Supervisor: Dr. Matts Kärreman Examiner: Dr. Amalia Foukaki Groupthink in Boardrooms: Harmonious or Hazardous?The impact of groupthink on board directors in the strategic decision making process. by Kai Jens Bütje and Henry Hodzic May 2017 Master’s Programme in International Strategic Management BUSN09 - Degree Project in Strategic Management
IIAbstract The interest for corporate governance as a research subject has surged over the past decades as a result of a number of publicised corporate scandals. These events highlighted the substantial impact that poor decision making at board level can have on a firm and its stakeholders. In an effort to counter the threat of dysfunctional boards, stricter corporate governance regulations have been enforced across the world. However, as the regulatory framework serves an important function, the basis for all decision making lies in the board member’s cognitive behaviour and more importantly how it becomes influenced in a group setting. Therefore, the purpose of this study is to examine the impact of groupthink on board directors in each stage of the strategic decision making process. The two influences on this process, groupthink behaviour and corporate governance system have been combined with the stages of scanning, interpretation and choice to create the study’s theoretical framework. To fulfil the research purpose, ten interviews with board members from Sweden and Germany were conducted in order to collect observations on the cognitive behaviour in the process of strategic decision making. The results indicate that groupthink impacts board members in all three stages of the strategic decision making process. But, the impact cannot exclusively be perceived as negative because the occurrence of groupthink in some situations is based on practical necessity. Moreover, the study has identified a prevalence of groupthink in the scanning stage, which can be viewed as having a negative impact because of its possible restrictive effects on the board members’ ability to bring up individual perspectives. Therefore, board members should be aware of the tipping point where an effective decision making process evolves into groupthink in order to ensure that the board is able to achieve its objectives. Keywords: Strategic decision making, Groupthink, Scanning, Interpretation, Choice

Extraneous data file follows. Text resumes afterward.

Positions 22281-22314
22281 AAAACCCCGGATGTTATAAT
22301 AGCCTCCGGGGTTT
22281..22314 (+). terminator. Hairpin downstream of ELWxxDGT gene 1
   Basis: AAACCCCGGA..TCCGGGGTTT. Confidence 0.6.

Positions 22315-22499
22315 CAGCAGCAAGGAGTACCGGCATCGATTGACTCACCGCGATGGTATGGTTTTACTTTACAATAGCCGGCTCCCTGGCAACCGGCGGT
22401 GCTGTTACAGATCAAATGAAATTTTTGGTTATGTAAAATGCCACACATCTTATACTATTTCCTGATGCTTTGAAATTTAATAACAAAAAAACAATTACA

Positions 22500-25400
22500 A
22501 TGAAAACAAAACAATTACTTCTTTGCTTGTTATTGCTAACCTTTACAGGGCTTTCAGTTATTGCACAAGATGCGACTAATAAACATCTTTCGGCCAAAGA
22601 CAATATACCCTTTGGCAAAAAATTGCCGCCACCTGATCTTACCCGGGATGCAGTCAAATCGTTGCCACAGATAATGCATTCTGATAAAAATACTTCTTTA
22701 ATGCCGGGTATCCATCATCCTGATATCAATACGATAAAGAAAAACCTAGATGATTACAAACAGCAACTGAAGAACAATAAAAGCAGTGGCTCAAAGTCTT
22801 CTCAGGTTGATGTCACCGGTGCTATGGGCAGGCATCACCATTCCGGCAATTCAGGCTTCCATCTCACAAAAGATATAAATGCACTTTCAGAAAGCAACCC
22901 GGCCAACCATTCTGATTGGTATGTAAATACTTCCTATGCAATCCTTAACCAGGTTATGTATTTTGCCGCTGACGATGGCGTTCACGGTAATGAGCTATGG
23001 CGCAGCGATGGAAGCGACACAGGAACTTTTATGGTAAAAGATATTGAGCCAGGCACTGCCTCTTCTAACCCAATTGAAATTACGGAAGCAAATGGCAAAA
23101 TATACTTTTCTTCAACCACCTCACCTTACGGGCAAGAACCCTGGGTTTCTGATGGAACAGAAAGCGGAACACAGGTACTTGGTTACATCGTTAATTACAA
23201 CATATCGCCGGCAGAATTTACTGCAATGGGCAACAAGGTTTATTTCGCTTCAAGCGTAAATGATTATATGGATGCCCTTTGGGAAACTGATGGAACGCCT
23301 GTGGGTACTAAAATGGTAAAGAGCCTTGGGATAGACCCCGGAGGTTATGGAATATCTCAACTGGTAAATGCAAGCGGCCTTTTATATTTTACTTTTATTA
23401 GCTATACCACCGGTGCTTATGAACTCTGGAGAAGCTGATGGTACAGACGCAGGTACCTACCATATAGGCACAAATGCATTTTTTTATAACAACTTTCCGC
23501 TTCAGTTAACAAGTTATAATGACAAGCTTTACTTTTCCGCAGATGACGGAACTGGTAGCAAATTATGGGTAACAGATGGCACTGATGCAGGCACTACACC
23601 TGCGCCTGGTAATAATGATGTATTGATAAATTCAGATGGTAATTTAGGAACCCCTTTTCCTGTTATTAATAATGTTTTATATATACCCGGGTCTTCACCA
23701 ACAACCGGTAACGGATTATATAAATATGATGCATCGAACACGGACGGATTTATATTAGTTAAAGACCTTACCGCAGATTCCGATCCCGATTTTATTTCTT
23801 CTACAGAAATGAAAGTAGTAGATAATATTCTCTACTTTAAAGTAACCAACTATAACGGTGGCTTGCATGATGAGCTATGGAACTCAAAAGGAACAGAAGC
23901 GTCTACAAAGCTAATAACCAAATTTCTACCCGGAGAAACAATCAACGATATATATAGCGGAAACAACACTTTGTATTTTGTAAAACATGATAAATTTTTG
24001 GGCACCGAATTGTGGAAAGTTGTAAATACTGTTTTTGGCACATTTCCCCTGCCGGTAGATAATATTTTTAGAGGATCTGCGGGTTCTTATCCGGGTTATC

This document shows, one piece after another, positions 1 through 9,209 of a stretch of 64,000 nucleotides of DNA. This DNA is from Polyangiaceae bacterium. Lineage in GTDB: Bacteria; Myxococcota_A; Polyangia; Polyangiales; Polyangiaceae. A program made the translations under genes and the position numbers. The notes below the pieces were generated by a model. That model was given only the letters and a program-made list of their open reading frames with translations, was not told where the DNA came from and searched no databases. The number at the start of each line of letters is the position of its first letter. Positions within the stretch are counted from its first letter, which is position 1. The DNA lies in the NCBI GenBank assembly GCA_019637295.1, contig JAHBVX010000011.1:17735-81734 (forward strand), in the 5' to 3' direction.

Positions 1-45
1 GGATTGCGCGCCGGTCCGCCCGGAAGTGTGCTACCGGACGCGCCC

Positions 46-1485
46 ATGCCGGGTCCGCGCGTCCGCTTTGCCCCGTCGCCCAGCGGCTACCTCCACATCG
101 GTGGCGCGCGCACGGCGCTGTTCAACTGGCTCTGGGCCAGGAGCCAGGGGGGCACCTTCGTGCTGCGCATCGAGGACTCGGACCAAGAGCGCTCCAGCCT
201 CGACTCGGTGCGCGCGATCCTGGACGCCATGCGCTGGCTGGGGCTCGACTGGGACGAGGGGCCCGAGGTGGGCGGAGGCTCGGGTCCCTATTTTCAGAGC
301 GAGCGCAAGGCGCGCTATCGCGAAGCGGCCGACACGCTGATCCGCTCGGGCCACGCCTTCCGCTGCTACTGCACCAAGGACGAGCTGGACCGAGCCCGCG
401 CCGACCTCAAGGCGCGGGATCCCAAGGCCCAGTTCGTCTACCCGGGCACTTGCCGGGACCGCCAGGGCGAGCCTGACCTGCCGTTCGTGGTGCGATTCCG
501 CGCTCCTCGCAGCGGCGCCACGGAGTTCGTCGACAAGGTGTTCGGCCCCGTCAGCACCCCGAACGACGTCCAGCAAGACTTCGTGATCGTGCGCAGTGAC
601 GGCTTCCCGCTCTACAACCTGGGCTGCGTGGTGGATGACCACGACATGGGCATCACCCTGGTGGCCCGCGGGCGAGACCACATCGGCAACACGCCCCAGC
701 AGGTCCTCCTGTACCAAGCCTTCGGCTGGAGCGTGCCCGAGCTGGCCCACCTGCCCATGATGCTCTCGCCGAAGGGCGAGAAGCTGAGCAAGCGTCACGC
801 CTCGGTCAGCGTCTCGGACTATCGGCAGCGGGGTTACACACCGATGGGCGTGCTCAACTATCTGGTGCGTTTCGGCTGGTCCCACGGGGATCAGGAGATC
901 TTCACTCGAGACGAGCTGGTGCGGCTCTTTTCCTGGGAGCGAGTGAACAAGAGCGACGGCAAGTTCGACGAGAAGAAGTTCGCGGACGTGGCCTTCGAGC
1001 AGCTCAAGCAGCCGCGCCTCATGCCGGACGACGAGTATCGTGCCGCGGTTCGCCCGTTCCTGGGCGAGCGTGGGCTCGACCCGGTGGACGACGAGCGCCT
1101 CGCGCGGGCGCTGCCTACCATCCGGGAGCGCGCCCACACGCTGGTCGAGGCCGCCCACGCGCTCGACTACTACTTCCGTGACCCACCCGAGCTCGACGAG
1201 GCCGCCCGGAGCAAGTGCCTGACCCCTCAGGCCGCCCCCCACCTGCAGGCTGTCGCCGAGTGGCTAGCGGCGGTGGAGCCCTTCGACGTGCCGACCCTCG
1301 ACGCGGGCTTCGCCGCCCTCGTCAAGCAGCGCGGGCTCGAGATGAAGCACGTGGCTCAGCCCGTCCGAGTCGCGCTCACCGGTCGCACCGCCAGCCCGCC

III Acknowledgements We would like to take this opportunity to thank all of the people who supported us in conducting this study. Primary acknowledgement is given to all ten interviewees who were open to share their boardroom experiences with us despite their busy schedules. Although, they would like to stay anonymous for confidentiality reasons, we truly thank you for your contribution and we hope to provide you valuable findings from our research.
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